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Old 08-27-2013, 03:16 PM   #16
motorat
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don't plan too much.
having a route is good, having a time table is bad.
enjoy yourself.
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Old 08-27-2013, 03:28 PM   #17
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Quote:
Originally Posted by RockinTheRVA View Post
Mental fatigue from 16 consecutive high mileage days
Not being able to fully enjoy each location I drive through
These are related.

For somebody whose sole goal is an Iron Butt mileage stat, that's not a lot of miles per day, understanding that you may be racking it up more slowly on back roads than slabs.

But for a "vacation" sort of trip, a lot of people (like me) want to actually stop and look at things along the way. So the Q is, what is your goal, your purpose for taking the trip. A trip just to make the mileage, the route, you could do it several days quicker.

But to see things, you might want to take longer, even a lot longer. To me, around 250 miles per day is a compromise mileage to make some stops but still keep the trip moving. Maybe do a 250 day stopping to see stuff, and then a couple of 500 mile travel-only days to make up for them? Or go outbound at a lower mileage per day stopping to see stuff. And then run for home on the return leg.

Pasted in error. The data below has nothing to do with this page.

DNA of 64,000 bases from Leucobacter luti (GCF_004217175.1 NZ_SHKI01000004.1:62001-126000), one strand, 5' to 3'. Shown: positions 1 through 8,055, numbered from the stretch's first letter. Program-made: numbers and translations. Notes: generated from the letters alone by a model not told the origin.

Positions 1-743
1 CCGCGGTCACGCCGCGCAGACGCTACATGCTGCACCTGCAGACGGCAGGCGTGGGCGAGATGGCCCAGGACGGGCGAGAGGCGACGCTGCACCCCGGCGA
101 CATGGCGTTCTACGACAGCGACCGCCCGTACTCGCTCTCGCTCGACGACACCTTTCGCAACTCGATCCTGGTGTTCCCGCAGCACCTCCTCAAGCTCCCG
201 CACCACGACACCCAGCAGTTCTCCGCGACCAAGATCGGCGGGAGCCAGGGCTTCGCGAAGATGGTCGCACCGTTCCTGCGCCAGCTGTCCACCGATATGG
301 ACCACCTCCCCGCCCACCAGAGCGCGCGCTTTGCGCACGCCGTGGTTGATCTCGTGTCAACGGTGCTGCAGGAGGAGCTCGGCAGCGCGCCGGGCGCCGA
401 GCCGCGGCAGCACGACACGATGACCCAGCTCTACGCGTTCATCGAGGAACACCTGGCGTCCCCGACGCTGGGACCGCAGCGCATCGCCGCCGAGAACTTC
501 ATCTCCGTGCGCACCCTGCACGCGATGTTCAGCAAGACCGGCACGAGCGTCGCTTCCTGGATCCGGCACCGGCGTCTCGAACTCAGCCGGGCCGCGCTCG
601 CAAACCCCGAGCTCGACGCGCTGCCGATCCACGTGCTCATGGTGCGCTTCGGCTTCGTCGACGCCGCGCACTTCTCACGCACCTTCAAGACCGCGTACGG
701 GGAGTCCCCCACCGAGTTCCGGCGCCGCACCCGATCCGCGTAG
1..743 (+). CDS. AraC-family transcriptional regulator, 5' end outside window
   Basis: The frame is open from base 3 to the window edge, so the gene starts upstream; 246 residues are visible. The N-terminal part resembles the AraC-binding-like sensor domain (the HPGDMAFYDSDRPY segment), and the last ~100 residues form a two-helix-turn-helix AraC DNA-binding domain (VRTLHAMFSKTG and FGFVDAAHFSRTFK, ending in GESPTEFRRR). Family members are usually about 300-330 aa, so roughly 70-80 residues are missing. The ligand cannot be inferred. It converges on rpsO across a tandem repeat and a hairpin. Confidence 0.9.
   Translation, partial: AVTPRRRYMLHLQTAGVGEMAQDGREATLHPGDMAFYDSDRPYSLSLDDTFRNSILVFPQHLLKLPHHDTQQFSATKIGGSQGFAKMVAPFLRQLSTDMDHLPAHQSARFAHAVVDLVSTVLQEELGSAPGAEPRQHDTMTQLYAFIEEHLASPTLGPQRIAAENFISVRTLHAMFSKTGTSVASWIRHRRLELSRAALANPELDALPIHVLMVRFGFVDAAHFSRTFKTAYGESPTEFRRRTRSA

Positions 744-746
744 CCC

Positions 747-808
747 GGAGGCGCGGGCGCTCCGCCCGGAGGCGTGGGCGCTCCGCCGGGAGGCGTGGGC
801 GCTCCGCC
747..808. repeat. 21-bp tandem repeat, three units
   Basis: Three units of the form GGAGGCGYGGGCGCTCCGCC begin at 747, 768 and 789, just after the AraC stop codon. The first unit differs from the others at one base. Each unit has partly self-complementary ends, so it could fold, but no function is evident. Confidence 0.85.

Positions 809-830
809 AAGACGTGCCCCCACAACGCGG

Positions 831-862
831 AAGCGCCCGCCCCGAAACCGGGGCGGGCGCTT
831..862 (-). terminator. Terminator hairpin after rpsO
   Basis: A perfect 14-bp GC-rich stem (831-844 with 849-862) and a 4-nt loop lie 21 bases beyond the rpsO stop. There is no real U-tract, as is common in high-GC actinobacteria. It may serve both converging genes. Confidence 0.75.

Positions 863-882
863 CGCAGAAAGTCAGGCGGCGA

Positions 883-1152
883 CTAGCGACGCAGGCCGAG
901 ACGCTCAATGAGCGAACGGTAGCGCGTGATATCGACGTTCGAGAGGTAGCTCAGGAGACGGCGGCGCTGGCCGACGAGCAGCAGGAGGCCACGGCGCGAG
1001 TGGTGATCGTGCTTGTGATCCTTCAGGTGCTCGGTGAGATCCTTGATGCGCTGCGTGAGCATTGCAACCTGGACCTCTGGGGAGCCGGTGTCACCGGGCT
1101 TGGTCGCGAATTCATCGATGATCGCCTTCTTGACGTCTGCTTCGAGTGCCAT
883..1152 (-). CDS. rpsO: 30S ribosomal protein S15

The primary Q is, what is the purpose of the trip.
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Old 08-27-2013, 03:55 PM   #18
Jnich77
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Quote:
Having highway pegs or an alternate foot position is helpful too. Plus, having your ass on the same spot of your seat for hour after hour can get painful. It's not something a 15 minute break can fix either. I came up with different seating positions on my bike to mix it up a little.
Sadly, not an option on a Honda 919. Although I do put my feet on the frame sliders just to switch things up a bit on mine

Quote:
Camelbaks are pretty inexpensive, and are well worth it. Loading them up with water and ice from your motel before you leave will seem brilliant 3 or 4 hours in when you have nice, cold water available without stopping.
I have done that exact thing except I get ice from the beverage machine at truck stops, get the generic kind from Wal-Mart though. They are almost identical and 1/3rd the cost.

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One thing that we did that worked out great was stopping at Subway for lunch nearly every day. They have a $4 lunch deal right now, and it filled you up with relatively healthy stuff, and you didn't get the afternoon which, at 70+ miles an hour is helpful. Plus, they're everywhere.
I lived for about a three weeks on Subway for lunch and dinner, definitely a good choice and beats carrying the stuff needed to cook.

Jnich77 screwed with this post 08-27-2013 at 04:00 PM
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Old 08-27-2013, 03:56 PM   #19
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any pics of the 919?
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Old 08-27-2013, 04:05 PM   #20
Seventy One
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Ride 450 miles per day and you won't have to worry about what to do at night.